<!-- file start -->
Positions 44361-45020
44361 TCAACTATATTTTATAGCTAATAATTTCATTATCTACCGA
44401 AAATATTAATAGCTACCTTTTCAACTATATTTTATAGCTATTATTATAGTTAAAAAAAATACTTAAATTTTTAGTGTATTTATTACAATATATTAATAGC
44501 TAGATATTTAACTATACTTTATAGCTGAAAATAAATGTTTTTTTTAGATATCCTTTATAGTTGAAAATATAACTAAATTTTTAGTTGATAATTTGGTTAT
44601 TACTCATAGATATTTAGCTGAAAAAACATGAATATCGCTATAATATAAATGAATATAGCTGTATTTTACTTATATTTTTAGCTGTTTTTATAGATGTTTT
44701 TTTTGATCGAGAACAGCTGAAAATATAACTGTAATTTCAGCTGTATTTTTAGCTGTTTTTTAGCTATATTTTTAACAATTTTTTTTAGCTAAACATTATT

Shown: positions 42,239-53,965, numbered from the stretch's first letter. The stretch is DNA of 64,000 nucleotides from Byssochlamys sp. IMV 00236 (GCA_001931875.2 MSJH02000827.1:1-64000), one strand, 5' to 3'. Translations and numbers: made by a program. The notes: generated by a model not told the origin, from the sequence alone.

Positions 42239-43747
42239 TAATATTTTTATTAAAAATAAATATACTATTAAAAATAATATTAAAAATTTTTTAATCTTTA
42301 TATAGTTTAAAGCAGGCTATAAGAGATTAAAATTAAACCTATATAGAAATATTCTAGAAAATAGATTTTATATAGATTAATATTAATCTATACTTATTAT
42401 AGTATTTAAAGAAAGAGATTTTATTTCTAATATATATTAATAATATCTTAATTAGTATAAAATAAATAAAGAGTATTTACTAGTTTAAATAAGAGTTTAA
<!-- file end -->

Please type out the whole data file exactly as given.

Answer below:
Positions 44361-45020
44361 TCAACTATATTTTATAGCTAATAATTTCATTATCTACCGA
44401 AAATATTAATAGCTACCTTTTCAACTATATTTTATAGCTATTATTATAGTTAAAAAAAATACTTAAATTTTTAGTGTATTTATTACAATATATTAATAGC
44501 TAGATATTTAACTATACTTTATAGCTGAAAATAAATGTTTTTTTTAGATATCCTTTATAGTTGAAAATATAACTAAATTTTTAGTTGATAATTTGGTTAT
44601 TACTCATAGATATTTAGCTGAAAAAACATGAATATCGCTATAATATAAATGAATATAGCTGTATTTTACTTATATTTTTAGCTGTTTTTATAGATGTTTT
44701 TTTTGATCGAGAACAGCTGAAAATATAACTGTAATTTCAGCTGTATTTTTAGCTGTTTTTTAGCTATATTTTTAACAATTTTTTTTAGCTAAACATTATT

Shown: positions 42,239-53,965, numbered from the stretch's first letter. The stretch is DNA of 64,000 nucleotides from Byssochlamys sp. IMV 00236 (GCA_001931875.2 MSJH02000827.1:1-64000), one strand, 5' to 3'. Translations and numbers: made by a program. The notes: generated by a model not told the origin, from the sequence alone.

Positions 42239-43747
42239 TAATATTTTTATTAAAAATAAATATACTATTAAAAATAATATTAAAAATTTTTTAATCTTTA
42301 TATAGTTTAAAGCAGGCTATAAGAGATTAAAATTAAACCTATATAGAAATATTCTAGAAAATAGATTTTATATAGATTAATATTAATCTATACTTATTAT
42401 AGTATTTAAAGAAAGAGATTTTATTTCTAATATATATTAATAATATCTTAATTAGTATAAAATAAATAAAGAGTATTTACTAGTTTAAATAAGAGTTTAA